A Cleveland man who spent 39 years behind bars for a crime he did not commit is the city’s newest millionaire.
A judge on the Ohio Court of Claims on Thursday ordered a check for more than $1 million to be sent to the attorney of Ricky Jackson, the longest-serving person in U.S. history to be exonerated for his crime.
Jackson, 59, had not yet heard the news of his imminent wealth when he received a call from a Plain Dealer reporter Thursday afternoon. He was understandably elated.
“Wow, I didn’t know that,” Jackson said. “Wow wow wow, that’s fantastic, man. I don’t even know what to say. This is going to mean so much.”
The tax-free award will be deposited in an annuity account, which will be run by a financial advisor who will help Jackson receive payments and handle the money in the wisest way, said Michele Berry of Cincinnati, his attorney from the Innocence Project. Berry negotiated the initial payment with a representative of the Ohio Attorney General’s Office on Wednesday. Judge Patrick McGrath of the Court of Claims approved the payment.
Berry became emotional and overjoyed when she heard the news Thursday, and expressed her appreciation for all that Jackson went through.
“It’s been an honor to work for and with Ricky,” she said. “He’s probably the wisest person I’ve ever met.”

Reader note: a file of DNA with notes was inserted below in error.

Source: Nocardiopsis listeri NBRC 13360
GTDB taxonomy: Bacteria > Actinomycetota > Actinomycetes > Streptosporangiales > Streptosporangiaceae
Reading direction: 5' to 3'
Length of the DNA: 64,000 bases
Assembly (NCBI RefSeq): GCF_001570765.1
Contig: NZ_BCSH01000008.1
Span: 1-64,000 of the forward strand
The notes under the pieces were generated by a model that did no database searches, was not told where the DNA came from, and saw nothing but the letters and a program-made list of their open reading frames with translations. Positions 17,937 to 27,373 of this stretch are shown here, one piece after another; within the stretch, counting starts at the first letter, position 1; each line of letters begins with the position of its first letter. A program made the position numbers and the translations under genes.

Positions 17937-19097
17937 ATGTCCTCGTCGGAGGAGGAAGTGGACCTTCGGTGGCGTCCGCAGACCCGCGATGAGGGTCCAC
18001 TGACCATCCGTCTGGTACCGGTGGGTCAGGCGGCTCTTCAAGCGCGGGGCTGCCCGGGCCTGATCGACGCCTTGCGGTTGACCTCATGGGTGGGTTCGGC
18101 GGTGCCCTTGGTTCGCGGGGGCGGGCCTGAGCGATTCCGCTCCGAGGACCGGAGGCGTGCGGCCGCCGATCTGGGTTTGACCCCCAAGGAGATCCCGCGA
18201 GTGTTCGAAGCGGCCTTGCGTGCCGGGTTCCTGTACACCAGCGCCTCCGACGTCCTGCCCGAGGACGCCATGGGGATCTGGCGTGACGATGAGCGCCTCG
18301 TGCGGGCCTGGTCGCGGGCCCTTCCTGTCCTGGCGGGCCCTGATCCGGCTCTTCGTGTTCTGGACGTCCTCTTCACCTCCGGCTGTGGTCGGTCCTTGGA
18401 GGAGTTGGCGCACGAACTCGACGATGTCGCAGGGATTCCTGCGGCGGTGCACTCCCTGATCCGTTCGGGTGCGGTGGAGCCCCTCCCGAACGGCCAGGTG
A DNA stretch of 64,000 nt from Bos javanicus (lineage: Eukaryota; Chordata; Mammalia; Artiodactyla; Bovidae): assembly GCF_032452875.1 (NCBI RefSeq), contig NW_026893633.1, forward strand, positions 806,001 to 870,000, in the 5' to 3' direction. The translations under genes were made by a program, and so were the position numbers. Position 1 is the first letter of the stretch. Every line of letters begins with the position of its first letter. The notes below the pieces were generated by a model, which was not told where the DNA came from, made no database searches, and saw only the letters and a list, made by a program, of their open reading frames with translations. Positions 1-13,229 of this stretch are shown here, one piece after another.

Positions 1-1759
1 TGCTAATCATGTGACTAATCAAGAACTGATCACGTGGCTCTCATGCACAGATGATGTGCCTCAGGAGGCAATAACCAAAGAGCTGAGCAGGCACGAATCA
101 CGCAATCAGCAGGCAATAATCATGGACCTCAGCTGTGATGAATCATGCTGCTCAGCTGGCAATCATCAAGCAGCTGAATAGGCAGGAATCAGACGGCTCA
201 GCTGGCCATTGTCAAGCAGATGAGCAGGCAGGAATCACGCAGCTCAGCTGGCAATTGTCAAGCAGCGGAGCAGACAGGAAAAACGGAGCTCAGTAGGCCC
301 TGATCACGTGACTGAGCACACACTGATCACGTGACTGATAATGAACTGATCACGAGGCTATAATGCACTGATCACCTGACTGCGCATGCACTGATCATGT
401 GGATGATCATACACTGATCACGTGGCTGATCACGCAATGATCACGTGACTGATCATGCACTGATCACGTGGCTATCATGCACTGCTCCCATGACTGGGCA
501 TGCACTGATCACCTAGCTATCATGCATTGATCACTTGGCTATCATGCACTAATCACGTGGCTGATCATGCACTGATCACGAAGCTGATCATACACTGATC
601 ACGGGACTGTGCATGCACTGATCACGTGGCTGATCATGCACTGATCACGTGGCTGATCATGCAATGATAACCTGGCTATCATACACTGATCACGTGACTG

Berry said she was awestruck by Jackson’s strength and ability to overcome the trauma of 39 years of wrongful incarceration.
“After going through all that he did, I think he’s conquered humanity,” she said. “To even have a small part in helping him to get his next 39 years underway and to get these payments from the state is an honor.”
In 1975, Jackson and two of his friends, brothers Wiley and Ronnie Bridgeman, were falsely accused and convicted of the murder of Harold Franks outside a Cleveland convenience store. Jackson was 18 at the time. Wiley Bridgeman was 20, and Ronnie, now known as Kwame Ajamu, was 18.
The only witness against them was a 12-year-old boy from the Glenville neighborhood named Eddie Vernon. He waited nearly four decades before deciding to recant his accusations.
Jackson has met with Vernon and forgiven him. Ajamu has been out of prison since 2003, and lives with his wife in the Slavic Village neighborhood. Wiley moved in with them, and has been working on writing his memoirs.
The brothers’ case with the Court of Claims is a week or two behind Jackson’s case, but they should be receiving checks soon also, Berry said.
Berry said it would be premature to estimate the total amount of money Jackson and the Bridgeman brothers will receive. The $1 million represents half of the undisputed amount of money Jackson is due based on a statutory formula established by the Legislature in 2010, she said.
Based on that formula, Jackson ultimately will receive another $1 million or so. The total amount is based on the following calculation: $142.20 per day, or about $51,900 per year, for the 14,178 days he was held in state prisons, Berry said. That money will be added to an as-yet undetermined amount of money for lost wages, attorney’s fees and other expenses incurred during his time in prison, Berry said.
An expert will determine the amount of wages Jackson would have earned had he been free during those 39 years, Berry said. She expects the amount to be substantial.
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